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Panel Advises Lifting Economic Embargoes on Iran

LOS ANGELES TIMES -- WASHINGTON

As Congress moved Friday to extend sanctions on Iran, a blue-ribbon panel of former top U.S. policymakers called for ending the economic embargoes that have characterized tensions between the United States and the Islamic republic for more than two decades.

Lifting sanctions almost certainly would have the widest impact on Iran’s rich energy industry -- and the United States’ growing appetite. Iran is OPEC’s second-largest oil exporter and the site of the world’s second-largest gas reserves. But it also needs major investment to maintain current production and develop new fields.

“Iran has an important role to play in meeting growing U.S. and worldwide energy demands,” says the panel brought together by the Atlantic Council, a nonpartisan network of leaders in foreign policy. Rather than punishing either domestic or foreign companies that invest in Iran’s energy sector, the United States should be encouraging contacts and development “so that Iran can reach its full capacity,” the panel’s report adds.

The panel, made up of top officials from the Nixon, Ford, Carter, Reagan, Bush and Clinton administrations, supports a policy shift because of increasing global needs, economic realities, policies of allies and Iran’s changing political environment.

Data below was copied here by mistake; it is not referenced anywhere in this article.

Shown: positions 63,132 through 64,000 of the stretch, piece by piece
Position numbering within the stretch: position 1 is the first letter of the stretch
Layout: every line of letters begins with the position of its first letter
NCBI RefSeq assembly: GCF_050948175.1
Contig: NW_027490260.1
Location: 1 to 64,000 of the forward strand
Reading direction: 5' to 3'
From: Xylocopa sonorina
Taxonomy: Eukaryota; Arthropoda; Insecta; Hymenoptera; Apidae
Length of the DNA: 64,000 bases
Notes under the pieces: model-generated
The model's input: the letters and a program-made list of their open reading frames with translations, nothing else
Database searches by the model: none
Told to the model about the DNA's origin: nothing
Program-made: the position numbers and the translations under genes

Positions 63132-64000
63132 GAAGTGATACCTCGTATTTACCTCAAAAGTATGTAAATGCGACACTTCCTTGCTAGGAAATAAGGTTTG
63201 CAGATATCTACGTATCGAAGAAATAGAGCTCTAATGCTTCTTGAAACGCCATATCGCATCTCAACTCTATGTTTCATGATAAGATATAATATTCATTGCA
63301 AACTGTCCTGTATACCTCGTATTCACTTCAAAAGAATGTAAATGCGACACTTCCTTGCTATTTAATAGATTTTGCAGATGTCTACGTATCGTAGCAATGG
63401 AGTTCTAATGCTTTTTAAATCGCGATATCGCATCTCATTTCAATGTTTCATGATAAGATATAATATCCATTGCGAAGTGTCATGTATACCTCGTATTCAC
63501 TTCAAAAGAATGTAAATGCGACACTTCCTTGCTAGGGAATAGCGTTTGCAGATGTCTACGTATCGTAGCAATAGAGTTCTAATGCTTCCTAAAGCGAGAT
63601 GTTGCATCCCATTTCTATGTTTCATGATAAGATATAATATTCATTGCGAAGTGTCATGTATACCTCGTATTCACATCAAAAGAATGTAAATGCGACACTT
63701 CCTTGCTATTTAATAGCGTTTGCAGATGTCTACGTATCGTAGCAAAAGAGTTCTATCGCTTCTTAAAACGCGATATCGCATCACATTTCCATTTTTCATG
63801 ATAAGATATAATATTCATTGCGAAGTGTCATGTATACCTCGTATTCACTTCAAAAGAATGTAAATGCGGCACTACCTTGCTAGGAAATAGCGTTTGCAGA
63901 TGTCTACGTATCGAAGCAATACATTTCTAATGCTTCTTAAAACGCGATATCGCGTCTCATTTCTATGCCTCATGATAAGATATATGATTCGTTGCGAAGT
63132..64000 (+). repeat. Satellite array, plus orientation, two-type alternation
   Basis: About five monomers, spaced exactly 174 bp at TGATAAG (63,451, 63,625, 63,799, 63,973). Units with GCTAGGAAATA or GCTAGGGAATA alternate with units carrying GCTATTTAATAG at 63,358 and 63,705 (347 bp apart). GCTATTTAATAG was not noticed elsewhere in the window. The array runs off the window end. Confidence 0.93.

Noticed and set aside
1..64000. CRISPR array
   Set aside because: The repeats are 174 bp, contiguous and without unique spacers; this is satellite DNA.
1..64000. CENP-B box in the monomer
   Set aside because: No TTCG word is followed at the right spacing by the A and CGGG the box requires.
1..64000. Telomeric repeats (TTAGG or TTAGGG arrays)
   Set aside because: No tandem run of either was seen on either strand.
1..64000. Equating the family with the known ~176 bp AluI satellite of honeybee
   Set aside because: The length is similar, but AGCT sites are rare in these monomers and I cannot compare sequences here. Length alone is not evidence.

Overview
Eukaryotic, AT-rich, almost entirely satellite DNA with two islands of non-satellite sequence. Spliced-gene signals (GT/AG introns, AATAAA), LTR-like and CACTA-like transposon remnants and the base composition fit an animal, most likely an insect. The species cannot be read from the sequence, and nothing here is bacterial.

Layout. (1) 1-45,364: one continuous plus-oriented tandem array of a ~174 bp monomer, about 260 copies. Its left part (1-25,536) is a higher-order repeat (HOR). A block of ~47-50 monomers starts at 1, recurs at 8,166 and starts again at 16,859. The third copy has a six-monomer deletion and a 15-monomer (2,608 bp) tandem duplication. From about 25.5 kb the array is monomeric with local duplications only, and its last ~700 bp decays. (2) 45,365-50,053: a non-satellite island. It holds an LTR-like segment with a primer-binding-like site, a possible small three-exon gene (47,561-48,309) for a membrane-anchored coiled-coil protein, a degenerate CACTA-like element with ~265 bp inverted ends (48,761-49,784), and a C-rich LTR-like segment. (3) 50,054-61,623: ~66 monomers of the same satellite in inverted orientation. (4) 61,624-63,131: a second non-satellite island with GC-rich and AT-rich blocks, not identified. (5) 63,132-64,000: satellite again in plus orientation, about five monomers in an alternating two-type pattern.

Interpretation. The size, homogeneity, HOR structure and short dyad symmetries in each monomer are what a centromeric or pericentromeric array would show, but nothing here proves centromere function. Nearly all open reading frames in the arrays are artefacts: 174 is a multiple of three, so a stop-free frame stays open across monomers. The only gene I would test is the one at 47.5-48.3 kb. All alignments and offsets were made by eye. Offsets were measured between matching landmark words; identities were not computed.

Judge Rejects Bid To Stop WWII Memorial

THE WASHINGTON POST

A federal judge refused Thursday to stop federal officials from awarding a contract to build the World War II memorial on the Mall, and his comments raised serious questions about the future of a lawsuit that challenges the project’s design and location.

Shortly after the ruling by U.S. District Judge Henry Kennedy, the American Battle Monuments Commission announced that it had awarded a $56 million construction contract and that preparations would go forward on building the memorial at the Rainbow Pool.

Opponents of the proposed memorial site had asked Kennedy to issue a temporary restraining order that would prevent the signing of a contract for at least 10 days. They said they wanted to maintain the status quo while legal issues are debated. Government lawyers, meanwhile, countered that there was no need for action now because no work will be done at the 7.4-acre site until July 5, at the earliest.

Kennedy declined to take emergency action, saying the opponents had failed to show they would suffer serious harm if the contract is awarded. He also said they failed to demonstrate a ‘substantial likelihood’ that they would prevail in the case, adding that it appears Congress has removed the matter from the court’s jurisdiction.